Asthma and COVID-19: Your questions answered

  • If you have an asthmatic child, keep his or her medications and inhalers refilled so they are always available.

    If you have an asthmatic child, keep his or her medications and inhalers refilled so they are always available. Stock Photo

  • Dr. Shimoni Dharia

    Dr. Shimoni Dharia

By Dr. Shimoni Dharia
Advocate Children’s Hospital
Posted1/2/2021 7:00 AM

Having a child with asthma is challenging enough. It's even more challenging during a pandemic. Asthma and COVID-19 similarly inflame the respiratory tract. COVID can even cause an asthma attack or lead to more serious -- even life-threatening -- complications, like pneumonia or acute respiratory disease. Children with moderate or severe asthma are at higher risk for getting sicker due to the virus.

That's why it's important for parents to be especially careful to manage their child's asthma during these difficult times. Because the virus and asthma present similarly, monitoring and controlling your child's asthma as well as avoiding triggers is key to keeping them safe.


Here are some tips for parents with asthmatic children:

Medical care

• Get your child and all family members a flu shot.

• Identify what allergies and triggers impact your child's asthma.

• Make sure your child is compliant with medications.

• Keep medications refilled so they are always available; refill an inhaler as soon as you see it is getting low.

• In the event of an asthma attack, administer quick-relief medications as prescribed in your child's asthma care plan.

• Keep routine appointments with your child's physician.

• Send an inhaler if your child is attending in-classroom school.

Preventive measures

• Your child should be wearing a mask whenever outside the home.

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• Keep your child away from known triggers like pets, dust, mold and cigarette smoke.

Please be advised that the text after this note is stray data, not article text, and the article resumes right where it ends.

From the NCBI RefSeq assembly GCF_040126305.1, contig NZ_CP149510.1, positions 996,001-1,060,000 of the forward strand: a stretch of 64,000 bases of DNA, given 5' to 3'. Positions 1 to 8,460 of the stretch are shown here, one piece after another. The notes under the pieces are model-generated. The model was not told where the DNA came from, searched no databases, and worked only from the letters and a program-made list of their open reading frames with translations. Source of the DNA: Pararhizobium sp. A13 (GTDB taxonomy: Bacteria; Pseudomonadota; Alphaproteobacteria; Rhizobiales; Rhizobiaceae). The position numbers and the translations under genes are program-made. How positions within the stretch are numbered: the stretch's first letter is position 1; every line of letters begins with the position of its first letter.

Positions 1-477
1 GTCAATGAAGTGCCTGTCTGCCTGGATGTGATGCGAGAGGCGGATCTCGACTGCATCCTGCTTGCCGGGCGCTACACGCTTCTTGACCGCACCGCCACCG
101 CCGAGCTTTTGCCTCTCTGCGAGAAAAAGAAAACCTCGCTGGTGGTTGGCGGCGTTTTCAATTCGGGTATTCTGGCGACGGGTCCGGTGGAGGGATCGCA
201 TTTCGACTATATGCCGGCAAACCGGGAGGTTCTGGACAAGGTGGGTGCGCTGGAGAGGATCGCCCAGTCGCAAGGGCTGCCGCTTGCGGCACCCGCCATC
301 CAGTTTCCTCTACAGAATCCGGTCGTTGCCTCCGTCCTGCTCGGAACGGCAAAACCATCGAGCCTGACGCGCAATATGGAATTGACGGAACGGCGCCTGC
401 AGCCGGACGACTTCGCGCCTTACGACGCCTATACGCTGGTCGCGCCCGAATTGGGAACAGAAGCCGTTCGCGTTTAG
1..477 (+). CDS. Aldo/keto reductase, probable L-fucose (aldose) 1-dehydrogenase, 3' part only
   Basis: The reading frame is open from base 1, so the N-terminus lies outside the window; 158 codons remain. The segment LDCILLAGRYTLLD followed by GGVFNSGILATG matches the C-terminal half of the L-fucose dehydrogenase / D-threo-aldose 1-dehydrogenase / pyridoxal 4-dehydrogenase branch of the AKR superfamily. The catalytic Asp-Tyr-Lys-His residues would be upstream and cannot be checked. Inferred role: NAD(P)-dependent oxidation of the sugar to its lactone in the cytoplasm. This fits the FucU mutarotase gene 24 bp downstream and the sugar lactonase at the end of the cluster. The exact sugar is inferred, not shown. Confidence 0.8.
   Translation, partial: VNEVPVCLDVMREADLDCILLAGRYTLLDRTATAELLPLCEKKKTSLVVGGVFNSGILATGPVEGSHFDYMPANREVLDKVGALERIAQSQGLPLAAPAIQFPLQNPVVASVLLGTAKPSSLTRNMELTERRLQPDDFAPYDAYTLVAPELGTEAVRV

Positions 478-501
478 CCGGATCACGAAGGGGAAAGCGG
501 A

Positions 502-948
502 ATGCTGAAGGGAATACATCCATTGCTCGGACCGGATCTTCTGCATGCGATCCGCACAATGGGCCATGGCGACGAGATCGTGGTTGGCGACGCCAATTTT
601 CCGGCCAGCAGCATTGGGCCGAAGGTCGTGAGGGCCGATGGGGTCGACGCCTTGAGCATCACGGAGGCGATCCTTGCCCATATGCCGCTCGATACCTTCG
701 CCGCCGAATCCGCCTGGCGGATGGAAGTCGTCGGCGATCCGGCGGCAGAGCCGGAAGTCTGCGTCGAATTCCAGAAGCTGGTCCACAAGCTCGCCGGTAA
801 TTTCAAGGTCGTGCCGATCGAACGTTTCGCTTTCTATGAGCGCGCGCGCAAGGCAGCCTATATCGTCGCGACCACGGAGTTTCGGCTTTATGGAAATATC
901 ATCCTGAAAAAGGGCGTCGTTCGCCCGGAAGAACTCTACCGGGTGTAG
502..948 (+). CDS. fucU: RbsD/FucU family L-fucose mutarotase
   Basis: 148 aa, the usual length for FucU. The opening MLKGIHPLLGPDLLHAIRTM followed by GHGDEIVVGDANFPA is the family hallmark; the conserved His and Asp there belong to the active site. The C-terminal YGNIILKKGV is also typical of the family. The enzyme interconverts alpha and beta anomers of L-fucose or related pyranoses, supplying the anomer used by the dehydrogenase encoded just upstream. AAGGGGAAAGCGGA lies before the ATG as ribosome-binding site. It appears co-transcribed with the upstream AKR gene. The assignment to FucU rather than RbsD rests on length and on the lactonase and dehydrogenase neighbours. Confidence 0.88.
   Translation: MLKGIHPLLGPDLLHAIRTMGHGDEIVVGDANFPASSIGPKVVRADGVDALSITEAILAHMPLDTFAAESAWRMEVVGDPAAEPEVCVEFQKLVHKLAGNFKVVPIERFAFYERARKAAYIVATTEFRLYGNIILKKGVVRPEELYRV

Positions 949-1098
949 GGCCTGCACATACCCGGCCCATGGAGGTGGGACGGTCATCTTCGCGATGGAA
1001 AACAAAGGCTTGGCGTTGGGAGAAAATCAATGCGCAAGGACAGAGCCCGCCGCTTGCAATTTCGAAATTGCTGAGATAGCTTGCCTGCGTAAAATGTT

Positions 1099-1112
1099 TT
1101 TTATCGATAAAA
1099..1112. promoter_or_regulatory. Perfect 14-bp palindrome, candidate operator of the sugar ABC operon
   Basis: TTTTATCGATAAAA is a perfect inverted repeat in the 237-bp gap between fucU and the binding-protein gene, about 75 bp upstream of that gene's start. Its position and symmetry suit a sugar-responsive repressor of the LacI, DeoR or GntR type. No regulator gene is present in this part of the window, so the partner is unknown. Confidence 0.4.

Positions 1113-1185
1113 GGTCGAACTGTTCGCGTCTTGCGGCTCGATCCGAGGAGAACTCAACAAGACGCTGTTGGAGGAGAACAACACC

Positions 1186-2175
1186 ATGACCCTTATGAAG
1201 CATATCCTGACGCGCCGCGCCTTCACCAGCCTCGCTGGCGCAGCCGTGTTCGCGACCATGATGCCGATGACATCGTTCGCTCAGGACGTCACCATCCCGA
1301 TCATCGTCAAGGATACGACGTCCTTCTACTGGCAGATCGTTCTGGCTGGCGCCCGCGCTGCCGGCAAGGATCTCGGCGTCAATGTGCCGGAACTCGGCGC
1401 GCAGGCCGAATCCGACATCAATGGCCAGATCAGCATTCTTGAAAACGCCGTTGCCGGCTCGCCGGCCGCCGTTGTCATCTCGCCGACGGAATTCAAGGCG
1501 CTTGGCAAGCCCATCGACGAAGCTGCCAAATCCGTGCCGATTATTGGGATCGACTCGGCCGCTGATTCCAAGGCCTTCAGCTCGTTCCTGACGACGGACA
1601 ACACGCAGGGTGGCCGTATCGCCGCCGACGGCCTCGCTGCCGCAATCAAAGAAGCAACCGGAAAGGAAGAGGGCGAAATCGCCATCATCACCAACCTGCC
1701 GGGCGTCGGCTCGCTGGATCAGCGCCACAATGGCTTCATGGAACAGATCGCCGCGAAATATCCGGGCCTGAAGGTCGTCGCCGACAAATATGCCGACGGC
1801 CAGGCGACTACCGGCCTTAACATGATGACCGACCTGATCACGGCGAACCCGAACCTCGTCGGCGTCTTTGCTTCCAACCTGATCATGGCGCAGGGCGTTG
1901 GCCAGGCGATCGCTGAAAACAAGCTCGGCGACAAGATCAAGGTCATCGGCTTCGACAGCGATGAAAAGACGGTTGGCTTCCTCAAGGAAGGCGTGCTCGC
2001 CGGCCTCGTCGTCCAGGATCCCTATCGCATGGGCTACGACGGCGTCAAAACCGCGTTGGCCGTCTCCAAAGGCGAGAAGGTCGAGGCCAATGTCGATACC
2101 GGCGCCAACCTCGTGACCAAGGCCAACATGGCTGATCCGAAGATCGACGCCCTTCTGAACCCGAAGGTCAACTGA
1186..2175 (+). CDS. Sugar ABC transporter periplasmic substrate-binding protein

• Step up your child's hand-washing; do it frequently and for an ample amount of time with antibacterial soap.

• Limit your child's exposure to others and stay away from crowds.

• Keep an asthmatic child away from anyone who is ill, even in your own household.

So how do you as a parent know if your child's asthma is well controlled? Talk with your child's physician and ask for an individualized plan. General signs of well controlled asthma include:

• No breathing issues when participating in routine activities.

• Infrequent coughing no more than two days a week.

• Waking up from coughing no more than once a month.


• Needing two or less rescue treatments a week.

Because difficulty breathing and shortness of breath can be symptoms of both COVID and asthma, telling the difference may be difficult. Seek immediate or emergency care for your child if they are experiencing:

• Respiratory distress, fast or labored breathing.

• Chest pain.

• Bluish tint to skin, nails.

• Trouble talking or walking.

Parents should not fear seeking help from medical professionals during the pandemic. Health care providers like Advocate Children's Hospital have enhanced safety measures to keep patients and families safe. Our Safe Care Promise reflects our commitment to virtual check-ins, screenings, masking, social distancing and enhanced cleaning.

More questions? Seek information from your child's pediatrician or pulmonologist.

• Children's health is a continuing series. Dr. Shimoni Dharia is division director, Pediatric Pulmonology, for Advocate Children's Hospital.

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